A professional who prescribes medications must have an exhaustive knowledge of pharmacology. Even though you may not need as deep an understanding of pharmacology as such a professional, obtaining a fundamental knowledge enables you to provide relevant and useful information regarding medications as you interact with patients. In this Discussion, you apply your learning from this weekâ€™s resources as you analyze the pharmacology of a particular medication.
Select a medication relevant to this course, and consider how and why you think it is relevant. Research online for the medication package insert or label (typically a PDF version of the package insert or label information can be found on the drug companyâ€™s website).
Write the name of the medication you selected, explaining why you think it is relevant to the course. Then, describe the routes of administration, pharmacokinetics, and pharmacodynamics of the medication you selected, being sure to explain how the medicationâ€™s routes of administration, dose-response curves, ED50, and LD50 interact.
Finally, identify two facts about this medication that you might address with a patient, explaining why you might address them and how.
- Advokat, C. D., & Comaty, J. E., & Julien, R. M. (2019). Julien’s primer of drug action: A comprehensive guide to the actions, uses, and side effects of psychoactive drugs (14th ed.). New York, NY: Worth Publishers/Macmillan.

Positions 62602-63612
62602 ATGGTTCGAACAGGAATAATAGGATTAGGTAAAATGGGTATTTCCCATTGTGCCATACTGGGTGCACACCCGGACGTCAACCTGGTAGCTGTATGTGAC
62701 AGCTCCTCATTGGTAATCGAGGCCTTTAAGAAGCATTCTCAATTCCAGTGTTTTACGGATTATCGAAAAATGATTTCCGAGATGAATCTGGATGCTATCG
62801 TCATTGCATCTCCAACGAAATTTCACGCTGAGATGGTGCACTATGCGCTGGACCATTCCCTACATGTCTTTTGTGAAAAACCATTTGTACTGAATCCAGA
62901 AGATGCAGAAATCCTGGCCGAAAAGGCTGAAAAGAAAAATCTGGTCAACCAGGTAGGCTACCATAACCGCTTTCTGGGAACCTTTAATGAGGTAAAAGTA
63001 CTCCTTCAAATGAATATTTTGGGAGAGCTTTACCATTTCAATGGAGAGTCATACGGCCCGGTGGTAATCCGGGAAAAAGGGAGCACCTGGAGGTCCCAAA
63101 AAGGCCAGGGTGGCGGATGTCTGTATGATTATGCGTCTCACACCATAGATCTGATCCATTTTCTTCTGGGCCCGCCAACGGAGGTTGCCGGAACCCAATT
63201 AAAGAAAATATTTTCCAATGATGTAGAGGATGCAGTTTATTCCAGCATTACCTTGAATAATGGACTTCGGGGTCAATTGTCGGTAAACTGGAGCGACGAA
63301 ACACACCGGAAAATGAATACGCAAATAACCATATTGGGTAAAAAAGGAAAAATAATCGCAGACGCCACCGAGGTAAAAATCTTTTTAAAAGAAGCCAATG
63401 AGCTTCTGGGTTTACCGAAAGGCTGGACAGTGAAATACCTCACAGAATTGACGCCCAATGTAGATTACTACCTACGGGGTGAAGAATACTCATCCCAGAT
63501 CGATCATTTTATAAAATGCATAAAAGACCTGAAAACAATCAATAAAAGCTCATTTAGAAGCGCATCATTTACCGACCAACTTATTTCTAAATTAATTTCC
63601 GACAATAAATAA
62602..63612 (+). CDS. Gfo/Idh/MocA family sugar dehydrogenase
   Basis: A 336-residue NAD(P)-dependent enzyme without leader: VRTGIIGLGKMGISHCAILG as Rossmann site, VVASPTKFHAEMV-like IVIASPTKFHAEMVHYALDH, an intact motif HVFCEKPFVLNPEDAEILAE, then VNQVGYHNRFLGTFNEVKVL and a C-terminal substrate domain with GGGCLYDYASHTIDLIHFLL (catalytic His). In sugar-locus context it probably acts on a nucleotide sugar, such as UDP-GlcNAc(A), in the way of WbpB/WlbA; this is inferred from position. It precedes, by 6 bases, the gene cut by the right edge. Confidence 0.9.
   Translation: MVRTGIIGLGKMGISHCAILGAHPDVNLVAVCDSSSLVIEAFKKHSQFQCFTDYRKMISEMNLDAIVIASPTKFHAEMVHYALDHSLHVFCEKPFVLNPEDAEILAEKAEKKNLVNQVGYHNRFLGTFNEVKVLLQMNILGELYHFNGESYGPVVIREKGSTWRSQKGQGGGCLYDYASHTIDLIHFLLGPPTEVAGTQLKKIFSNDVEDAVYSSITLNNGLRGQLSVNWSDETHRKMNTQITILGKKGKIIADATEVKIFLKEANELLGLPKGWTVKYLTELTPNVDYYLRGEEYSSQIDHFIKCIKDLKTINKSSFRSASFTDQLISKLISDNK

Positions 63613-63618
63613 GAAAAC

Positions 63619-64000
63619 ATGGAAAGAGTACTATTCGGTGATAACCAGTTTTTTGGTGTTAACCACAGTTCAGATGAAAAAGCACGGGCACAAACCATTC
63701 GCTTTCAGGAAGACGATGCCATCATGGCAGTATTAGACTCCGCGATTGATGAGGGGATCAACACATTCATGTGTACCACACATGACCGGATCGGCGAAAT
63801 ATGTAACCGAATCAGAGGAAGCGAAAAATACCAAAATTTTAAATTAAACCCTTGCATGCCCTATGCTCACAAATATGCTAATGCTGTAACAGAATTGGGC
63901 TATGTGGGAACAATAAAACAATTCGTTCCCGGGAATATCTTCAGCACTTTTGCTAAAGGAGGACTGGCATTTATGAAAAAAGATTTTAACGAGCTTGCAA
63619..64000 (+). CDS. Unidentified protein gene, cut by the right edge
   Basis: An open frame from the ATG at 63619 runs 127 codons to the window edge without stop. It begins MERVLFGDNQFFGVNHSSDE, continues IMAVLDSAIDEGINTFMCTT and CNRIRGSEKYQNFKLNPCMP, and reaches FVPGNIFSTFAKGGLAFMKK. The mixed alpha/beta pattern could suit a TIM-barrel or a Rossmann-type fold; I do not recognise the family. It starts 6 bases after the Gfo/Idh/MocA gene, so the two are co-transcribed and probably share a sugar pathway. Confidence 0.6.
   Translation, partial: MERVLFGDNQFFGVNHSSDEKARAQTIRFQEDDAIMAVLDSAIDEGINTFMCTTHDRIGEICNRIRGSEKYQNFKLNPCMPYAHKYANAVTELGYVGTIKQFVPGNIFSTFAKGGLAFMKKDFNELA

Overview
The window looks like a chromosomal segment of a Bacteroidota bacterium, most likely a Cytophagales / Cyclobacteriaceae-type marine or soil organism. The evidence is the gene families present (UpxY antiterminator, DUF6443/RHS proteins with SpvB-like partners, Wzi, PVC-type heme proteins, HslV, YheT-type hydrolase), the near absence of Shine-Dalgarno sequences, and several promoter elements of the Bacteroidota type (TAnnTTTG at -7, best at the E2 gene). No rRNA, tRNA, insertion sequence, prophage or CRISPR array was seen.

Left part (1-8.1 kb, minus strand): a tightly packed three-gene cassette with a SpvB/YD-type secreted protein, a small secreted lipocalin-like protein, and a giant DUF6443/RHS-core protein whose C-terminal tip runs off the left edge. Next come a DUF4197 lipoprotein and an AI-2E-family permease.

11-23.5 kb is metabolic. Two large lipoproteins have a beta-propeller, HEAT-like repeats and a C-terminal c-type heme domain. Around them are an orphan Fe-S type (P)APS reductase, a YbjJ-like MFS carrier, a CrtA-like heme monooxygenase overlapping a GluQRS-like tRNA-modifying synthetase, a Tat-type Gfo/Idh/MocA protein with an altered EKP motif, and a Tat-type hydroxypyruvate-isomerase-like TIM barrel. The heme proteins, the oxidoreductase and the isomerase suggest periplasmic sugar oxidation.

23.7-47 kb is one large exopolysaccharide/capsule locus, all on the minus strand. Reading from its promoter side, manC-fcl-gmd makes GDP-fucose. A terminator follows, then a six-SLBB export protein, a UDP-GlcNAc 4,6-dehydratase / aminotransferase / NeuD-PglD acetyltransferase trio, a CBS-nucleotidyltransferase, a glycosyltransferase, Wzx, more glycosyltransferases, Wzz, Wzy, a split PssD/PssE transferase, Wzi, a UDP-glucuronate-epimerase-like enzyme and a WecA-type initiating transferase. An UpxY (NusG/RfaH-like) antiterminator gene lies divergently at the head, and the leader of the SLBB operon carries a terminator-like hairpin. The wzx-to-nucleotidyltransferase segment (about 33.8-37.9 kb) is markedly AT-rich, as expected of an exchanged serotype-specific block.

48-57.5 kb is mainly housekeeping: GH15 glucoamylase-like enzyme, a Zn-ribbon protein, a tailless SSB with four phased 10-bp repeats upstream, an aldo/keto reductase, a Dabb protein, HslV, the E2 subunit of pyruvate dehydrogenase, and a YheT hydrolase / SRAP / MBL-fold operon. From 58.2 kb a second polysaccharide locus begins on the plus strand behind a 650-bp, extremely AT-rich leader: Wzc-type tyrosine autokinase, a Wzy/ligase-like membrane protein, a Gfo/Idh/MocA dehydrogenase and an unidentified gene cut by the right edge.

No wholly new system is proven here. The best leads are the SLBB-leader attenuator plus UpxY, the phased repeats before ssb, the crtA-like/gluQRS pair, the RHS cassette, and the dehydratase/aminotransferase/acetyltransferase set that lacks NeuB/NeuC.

- Chapter 1, â€œPharmacokinetics: How Drugs Are Handled by the Bodyâ€ (pp. 1-36)
- Chapter 3, â€œPharmacodynamics: How Drugs Actâ€ (pp. 36-97)
- Preston, J. D., Oâ€™Neal, J. H., & Talaga, M. C. (2017). Handbook of clinical psychopharmacology for therapists (8th ed.). Oakland, CA: New Harbinger.
- Chapter 4, â€œPharmacologyâ€ (pp. 45â€“56)
- U.S. Department of Health and Human Services, National Institutes of Health, National Institute of Mental Health. (2012). Mental health medications (NIH Pub. No. 12-3929). Retrieved from http://www.nimh.nih.gov/health/publications/mental-health-medications/nimh-mental-health-medications.pdf
- U.S. Food and Drug Administration. (2013). Information by drug class. Retrieved from http://www.fda.gov/Drugs/DrugSafety/InformationbyDrugClass/default.htm
- Ward, R. K., & Zamorski, M. A. (2002). Benefits and risks of psychiatric medications during pregnancy. American Family Physician, 66(4), 629â€“637. Retrieved from http://www.aafp.org/afp/2002/0815/p629.html